Well, Demeter was furious, but there was nothing she could do. And nothing is exactly what she did. She didn’t help the crops. She didn’t bring the rain. She didn’t feed the soil. She didn’t grow the flowers. The land grew dry, the rivers stopped flowing, and everything was dying. 

 

Reluctantly, Zeus gave in.  “Alright, I suppose you have a point,” he said. And he called the messenger of the gods, Hermes, and told him to bring Persephone back home. “I don’t think Hades is going to be very happy with me,” he said. 

“You should have thought of Persephone’s happiness first,” said Demeter, who was relieved this nightmare was almost over. 

 

Now, down in the Underworld, what do you think had been happening? Yes, it was dark. Yes, the Underworld guests could be a bit tricky at times. But something very, very positive had been happening, and it wasn’t at all what Demeter had feared. 

 

Remember I told you that Persephone had learnt to be kind and thoughtful of others and was generous and loving and could always see the good in things when they didn’t go as planned? Well, all these skills that she had learnt from her mother meant that she wasn’t having a terrible time at all. And do you remember I told you that Hades had been very lonely, and needed a friend?  Well, can you guess what had been happening while Demeter had been searching?

 

Hades and Persephone had been getting on really well. He was learning from her kindness and it was making him a better king! The souls in the Underworld were much happier as a result, because he wasn’t grumpy any more, and there was so much more laughter in the Kingdom, that if it hadn’t been so “underworldy” and dark and well - dark - you’d have thought you were at a very pleasant picnic in the gardens of Olympus. But, it was still the Underworld and Persephone really missed her mother. 

 

What Persephone didn’t know was that there was a possibility of escape. As long as you don’t eat or drink anything in the Underworld, you can leave.  And she hadn’t yet eaten or drunk a single thing (being a god, she didn’t need to to live, you see).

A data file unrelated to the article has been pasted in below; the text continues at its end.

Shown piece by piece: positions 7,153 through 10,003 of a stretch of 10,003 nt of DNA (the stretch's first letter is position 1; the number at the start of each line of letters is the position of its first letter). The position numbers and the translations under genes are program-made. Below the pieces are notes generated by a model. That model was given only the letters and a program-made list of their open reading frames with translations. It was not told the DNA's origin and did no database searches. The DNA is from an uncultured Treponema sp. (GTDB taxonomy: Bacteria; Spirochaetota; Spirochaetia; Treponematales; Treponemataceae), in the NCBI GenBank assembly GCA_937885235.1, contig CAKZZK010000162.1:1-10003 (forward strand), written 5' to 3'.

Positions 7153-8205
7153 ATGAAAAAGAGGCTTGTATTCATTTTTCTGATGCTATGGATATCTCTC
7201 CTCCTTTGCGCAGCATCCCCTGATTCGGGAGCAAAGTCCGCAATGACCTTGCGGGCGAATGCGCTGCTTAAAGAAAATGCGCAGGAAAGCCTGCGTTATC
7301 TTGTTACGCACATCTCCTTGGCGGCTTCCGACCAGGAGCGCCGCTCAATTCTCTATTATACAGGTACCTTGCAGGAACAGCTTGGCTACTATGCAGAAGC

Hermes, the messenger of the gods, arrived in the Underworld and when Hades saw him, his face dropped. His laughter and his smile slipped to the floor. He guessed why Hermes had come and he knew all his wonderful happiness with Persephone was about to end. 

 

“Persephone,” said Hermes, “I’ve come to take you back to your mother.”

Persephone looked at Hades with a little sadness and gave him a hug. “I love you, Hades, and I have had a wonderful time, but this is not my home, and I miss my mum.” 

 

Hades nodded. And then he did a selfish thing. “Here,” he said, “take this pomegranate, to remind you of me,” he said. Persephone smiled. She sliced the pomegranate open and before Hermes could stop her, she ate six seeds.

 

“No!” shouted Hermes. “Yes!” yelled Hades. “Now you are my queen forever!”

 

When Hermes returned to Olympus without Persephone, Demeter knew she must have eaten something and was furious with Zeus.  Zeus knew he’d got it badly wrong and the earth was starving now that Demeter was focusing all of her energy on getting Persephone home safely.  

 

So down to the Underworld went Zeus. 

“Brother,” he said, “I got it wrong. I’m sorry.”

“Dad!” said Persephone. “Why didn’t you ask me what I wanted?”

Zeus went bright red and mumbled an apology. 

“It’s just not good enough,” said Persephone. “I’m going to do you a deal.”

 

The two powerful gods looked at her, both surprised but both proud and loving. She was a very smart woman and they respected her very much. So they did something they didn’t usually do, and they listened.

 

“In all the time I’ve been here, Hades has treated me extremely well and we love each other. BUT - BUT! Zeus, you gave me away without asking me, and Hades, you tricked me into eating, to keep me here against my will.”

 

“Sorry,” said the gods.

 

“No-one is going to get everything they want. It just can’t be done. So this is my deal. Because I ate just six pomegranate seeds, I will spend only six months a year in the Underworld. And I will spend the other six back home with my mother. Deal?”

 

“Deal!” agreed the gods very quickly. 

 

So from that day to this, while Persephone is living with her mother, we have six months of sunshine and warmth and good harvests. The fields are green and the rivers bubble merrily. And for the other six months, when Persephone is queen of the underworld, Demeter is sad and doesn’t look after the land so well, but that gives us balance: a time for the seeds to rest underground, for animals to hibernate and for the trees to prepare themselves for the springtime and then joyful summer that will always come. 

 

The End.

 

Let’s Think!

 

  • Was Demeter right to go searching for Persephone, even if Persephone might have been happy with Hades?

  • Who rescued Persephone?

  • Who was a bad friend (s)?

  • Should we ever say someone else is going to do something just because we want it?

  • What was Persephone’s solution to the tricky problem of pleasing everyone?